As a designer interested in sustainability, I’ve learned a lot of lessons from food system innovators. And as a daughter of a mother who owned and operated a catering business called Gorgeous Food, well, I think food is gorgeous.
So I have a lot of food photos. I used to share them on facebook but since I am cutting back on social media these days, I’ve gathered a bunch of those photos into this google album. Enjoy!
If you’d like to use some of my pictures for something of your own, you may do so as long as you attribute the image(s) to me with a link to this blog.
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Michael Pollan’s In Defense of Food on PBS
some of my favorite regional food makers:
Sweet Land Farm (our CSA)
Good Food Collective (innovative distributor in ROC)
New Hope Mills (the pancakes!)
Lively Run Goat Dairy
In the field of psychology, there has been a shift in nurturing self-esteem in children to nurturing self-compassion. You can see evidence of this shift in the popularity of books by Brene Brown and Carol Dweck and the rising interest in mindfulness practice, especially in schools.
What’s wrong with teaching self-esteem? It has been proven to breed narcissism and unkind behavior toward others. It motivates people to put others down in order to prop themselves up. And high self-esteem can have a negative effect on how we react in difficult situations. This is not the outcome we really want or need these days.
Enter Self-compassion. Dr. Kristin Neff articulates three elements of self-compassion:
- Self-Kindness vs. Self-Judgment. This means being kind to ourselves when we struggle or fail rather than judging ourselves too harshly which can result in a downward spiral of self-criticism. Self-kindness has us respond to failure like so, “This is hard right now. How can I pay attention to how hard it is and move through it?”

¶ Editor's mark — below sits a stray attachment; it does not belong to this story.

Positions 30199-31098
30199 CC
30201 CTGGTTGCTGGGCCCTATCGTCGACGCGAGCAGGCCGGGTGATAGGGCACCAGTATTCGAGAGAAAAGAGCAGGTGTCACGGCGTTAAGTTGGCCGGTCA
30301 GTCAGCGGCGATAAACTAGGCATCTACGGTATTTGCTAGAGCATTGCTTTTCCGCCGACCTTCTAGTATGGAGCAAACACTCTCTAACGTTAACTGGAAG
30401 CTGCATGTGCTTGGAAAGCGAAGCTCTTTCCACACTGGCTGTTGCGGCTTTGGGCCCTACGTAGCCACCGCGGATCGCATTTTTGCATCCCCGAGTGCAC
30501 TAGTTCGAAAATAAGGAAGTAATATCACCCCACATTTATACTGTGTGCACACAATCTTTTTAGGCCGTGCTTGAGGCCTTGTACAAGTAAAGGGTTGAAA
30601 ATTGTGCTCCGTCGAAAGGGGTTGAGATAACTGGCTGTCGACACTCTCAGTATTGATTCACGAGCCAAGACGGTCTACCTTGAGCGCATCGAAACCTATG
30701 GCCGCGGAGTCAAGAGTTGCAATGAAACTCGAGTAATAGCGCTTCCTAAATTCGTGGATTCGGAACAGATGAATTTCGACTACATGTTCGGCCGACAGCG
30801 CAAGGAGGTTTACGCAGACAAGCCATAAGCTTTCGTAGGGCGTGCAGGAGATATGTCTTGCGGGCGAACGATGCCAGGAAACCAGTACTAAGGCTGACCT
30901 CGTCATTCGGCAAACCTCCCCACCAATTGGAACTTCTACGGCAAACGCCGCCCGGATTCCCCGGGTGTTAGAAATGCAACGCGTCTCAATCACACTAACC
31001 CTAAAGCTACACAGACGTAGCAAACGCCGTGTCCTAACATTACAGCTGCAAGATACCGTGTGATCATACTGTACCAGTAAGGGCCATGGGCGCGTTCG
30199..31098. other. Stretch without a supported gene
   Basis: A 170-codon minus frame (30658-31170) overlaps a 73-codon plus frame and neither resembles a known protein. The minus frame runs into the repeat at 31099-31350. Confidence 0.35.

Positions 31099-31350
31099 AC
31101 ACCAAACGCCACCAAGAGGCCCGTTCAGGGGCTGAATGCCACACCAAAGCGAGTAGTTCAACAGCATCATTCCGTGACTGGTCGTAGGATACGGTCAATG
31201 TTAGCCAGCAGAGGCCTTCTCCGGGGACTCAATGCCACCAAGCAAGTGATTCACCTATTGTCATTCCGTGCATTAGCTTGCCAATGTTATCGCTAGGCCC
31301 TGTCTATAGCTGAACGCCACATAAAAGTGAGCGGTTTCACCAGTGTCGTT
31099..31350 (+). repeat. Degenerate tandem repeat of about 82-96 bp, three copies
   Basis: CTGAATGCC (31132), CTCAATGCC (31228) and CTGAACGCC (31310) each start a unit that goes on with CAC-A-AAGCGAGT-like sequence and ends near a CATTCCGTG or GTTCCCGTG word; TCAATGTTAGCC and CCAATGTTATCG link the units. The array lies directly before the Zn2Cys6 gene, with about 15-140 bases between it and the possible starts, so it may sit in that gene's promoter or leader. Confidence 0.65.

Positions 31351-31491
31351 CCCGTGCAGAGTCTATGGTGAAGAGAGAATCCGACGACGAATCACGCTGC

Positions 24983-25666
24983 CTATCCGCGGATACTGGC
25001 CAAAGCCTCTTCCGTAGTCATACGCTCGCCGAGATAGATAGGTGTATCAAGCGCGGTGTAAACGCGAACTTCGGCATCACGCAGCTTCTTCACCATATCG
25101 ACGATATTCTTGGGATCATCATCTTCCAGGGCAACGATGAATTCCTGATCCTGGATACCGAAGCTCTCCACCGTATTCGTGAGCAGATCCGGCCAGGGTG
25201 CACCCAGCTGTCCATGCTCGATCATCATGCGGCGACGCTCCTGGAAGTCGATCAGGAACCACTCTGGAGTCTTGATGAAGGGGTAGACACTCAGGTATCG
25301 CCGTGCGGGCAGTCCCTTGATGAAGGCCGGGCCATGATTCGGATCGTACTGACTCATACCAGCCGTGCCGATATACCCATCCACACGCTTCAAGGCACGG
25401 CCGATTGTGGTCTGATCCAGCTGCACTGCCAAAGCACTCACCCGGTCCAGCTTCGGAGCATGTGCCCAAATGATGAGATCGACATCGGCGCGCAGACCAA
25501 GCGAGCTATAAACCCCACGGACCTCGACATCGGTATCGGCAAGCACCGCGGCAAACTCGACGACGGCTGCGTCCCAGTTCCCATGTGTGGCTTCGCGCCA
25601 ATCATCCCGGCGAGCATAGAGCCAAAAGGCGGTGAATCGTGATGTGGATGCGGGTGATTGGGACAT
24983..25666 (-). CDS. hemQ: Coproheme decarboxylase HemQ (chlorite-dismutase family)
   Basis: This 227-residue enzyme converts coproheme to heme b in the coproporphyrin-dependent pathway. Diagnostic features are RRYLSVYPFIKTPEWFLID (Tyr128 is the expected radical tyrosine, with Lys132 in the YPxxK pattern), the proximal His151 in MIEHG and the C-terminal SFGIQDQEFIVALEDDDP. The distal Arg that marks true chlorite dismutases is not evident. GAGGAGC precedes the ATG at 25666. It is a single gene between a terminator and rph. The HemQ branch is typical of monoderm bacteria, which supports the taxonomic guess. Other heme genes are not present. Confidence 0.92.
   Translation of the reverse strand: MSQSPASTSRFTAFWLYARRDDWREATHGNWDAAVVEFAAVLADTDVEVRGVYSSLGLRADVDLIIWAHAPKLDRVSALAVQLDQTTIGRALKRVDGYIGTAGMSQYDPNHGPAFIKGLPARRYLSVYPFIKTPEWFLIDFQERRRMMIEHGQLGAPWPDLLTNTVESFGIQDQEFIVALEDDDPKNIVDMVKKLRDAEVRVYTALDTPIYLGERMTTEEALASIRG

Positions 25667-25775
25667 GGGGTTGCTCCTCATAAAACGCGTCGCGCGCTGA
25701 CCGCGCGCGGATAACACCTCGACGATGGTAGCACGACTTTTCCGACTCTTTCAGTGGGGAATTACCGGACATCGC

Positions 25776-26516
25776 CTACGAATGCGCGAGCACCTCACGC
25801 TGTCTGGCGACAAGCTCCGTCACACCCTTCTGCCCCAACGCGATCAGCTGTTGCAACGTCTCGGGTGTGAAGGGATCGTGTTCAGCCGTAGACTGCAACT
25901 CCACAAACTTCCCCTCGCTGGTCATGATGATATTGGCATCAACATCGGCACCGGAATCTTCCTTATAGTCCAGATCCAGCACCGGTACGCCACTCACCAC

- Common Humanity vs. Isolation. This means that when we struggle we realize that we aren’t the only person in the universe in this situation. When we struggle, it’s good to remember that we all struggle. This helps us feel less alone and keeps us from falling into a downward spiral of isolation.
- Mindfulness vs. Overidentification. This means that when we struggle, we keep it in perspective. It’s the difference in thinking, “I did something stupid” (mindful) rather than “I am stupid” (overidentification). When we are mindful about our struggles, flaws, and failures, we understand that we don’t always behave perfectly but this doesn’t mean that we are “bad.” We’re just human.
When we shift from self-esteem to self-compassion, we create a kinder world together. That said, many systems still reward narcissistic, hyper-individualistic behavior (grades, for example) and I’m not sure how to navigate that in the context of this shift. What do you think? It’s a doozy of a problem, for sure.
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NYSED.GOV report on Mindfulness in Education, July 2018
What Self-Compassion is Not
January 1st is a day that a lot of people choose to set new goals for themselves or recommit to old goals that they’ve gotten away from. Now, I’m not saying that you should set goals at the start of the new year. But if you do use this time to think about and set goals (I do), then there is a pair of terms that can help you stay on track: change agents and distractions.
CHANGE AGENTS. This is an exercise in answering the question, “Why now?” That is to say, once you know what your goal is, articulate why now is the time to do it. What has changed in your life to make now the right time? An example might be, “My kids are finally [X age] so I can put more energy into starting a business” OR “I spent the last five years learning about Y and now I’m ready to build on that knowledge and pursue Z goal.” You want to identify change agents so that you can say with confidence “Now is the time.” And when you fall off track, as we all do, you can articulate the change agent to remind yourself why you are well positioned to recommit.
DISTRACTIONS. These often come in the form of sunk costs. Sunk costs are things that happened in the past that we can’t do anything about. Yet they haunt us. They sound like: “I should have done this. Why didn’t I do that?” I really struggle with the distraction of sunk costs. But I find that having a name for them and knowing that they have their own agenda–to distract me from my goals–helps me see them more clearly and find the clarity to move on. Distractions will always be there. The trick here is to train yourself to not let them get in the driver’s seat. Keep ’em buckled up in the back.
Good luck with setting and working on goals if this is something that you do. If your goals feel a little scary, then you have set some good ones! Remind yourself of change agents and call distractions by their name to stay on track.
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Check out https://seths.blog/ for some great reads on change management